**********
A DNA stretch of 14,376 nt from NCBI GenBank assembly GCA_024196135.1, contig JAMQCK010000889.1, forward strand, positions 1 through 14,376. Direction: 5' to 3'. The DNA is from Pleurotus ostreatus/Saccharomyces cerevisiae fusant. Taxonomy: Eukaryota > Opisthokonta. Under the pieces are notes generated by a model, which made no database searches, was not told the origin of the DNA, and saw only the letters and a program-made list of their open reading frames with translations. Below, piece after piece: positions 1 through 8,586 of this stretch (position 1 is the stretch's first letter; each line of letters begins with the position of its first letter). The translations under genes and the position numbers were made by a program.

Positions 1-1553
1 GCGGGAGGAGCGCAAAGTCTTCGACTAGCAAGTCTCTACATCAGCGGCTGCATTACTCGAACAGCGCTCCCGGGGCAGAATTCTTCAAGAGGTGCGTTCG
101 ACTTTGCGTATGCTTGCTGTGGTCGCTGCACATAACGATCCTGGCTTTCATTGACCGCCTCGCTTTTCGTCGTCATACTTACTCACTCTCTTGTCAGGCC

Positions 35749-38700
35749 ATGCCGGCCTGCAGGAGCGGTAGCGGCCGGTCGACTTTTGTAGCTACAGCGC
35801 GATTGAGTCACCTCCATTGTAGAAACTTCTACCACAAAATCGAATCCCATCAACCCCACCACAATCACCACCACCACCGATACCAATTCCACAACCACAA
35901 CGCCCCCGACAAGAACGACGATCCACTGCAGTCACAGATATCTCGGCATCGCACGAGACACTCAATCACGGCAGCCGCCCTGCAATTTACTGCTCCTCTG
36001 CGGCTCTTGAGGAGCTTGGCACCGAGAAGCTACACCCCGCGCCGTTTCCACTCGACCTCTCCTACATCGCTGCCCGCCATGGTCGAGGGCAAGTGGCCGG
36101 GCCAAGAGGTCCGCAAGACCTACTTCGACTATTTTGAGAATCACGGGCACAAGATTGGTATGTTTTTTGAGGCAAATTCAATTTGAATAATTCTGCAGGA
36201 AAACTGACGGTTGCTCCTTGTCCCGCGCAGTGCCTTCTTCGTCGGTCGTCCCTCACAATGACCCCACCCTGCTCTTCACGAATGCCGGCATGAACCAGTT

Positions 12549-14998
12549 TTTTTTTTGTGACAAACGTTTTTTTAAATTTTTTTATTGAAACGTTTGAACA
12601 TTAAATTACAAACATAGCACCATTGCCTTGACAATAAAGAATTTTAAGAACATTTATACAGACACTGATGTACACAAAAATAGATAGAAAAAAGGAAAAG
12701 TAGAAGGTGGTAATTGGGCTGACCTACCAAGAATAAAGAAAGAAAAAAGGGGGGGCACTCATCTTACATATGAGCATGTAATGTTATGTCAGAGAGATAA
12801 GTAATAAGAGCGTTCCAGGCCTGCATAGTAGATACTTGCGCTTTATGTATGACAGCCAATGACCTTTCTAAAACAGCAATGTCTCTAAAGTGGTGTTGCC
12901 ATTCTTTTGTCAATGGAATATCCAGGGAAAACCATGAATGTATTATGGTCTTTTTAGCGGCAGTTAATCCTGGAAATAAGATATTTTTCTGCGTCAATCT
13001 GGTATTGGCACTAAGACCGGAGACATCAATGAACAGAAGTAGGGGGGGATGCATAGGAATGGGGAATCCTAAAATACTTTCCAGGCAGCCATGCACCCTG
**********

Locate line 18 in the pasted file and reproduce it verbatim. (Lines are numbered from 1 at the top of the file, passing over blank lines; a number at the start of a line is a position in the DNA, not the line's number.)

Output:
13001 GGTATTGGCACTAAGACCGGAGACATCAATGAACAGAAGTAGGGGGGGATGCATAGGAATGGGGAATCCTAAAATACTTTCCAGGCAGCCATGCACCCTG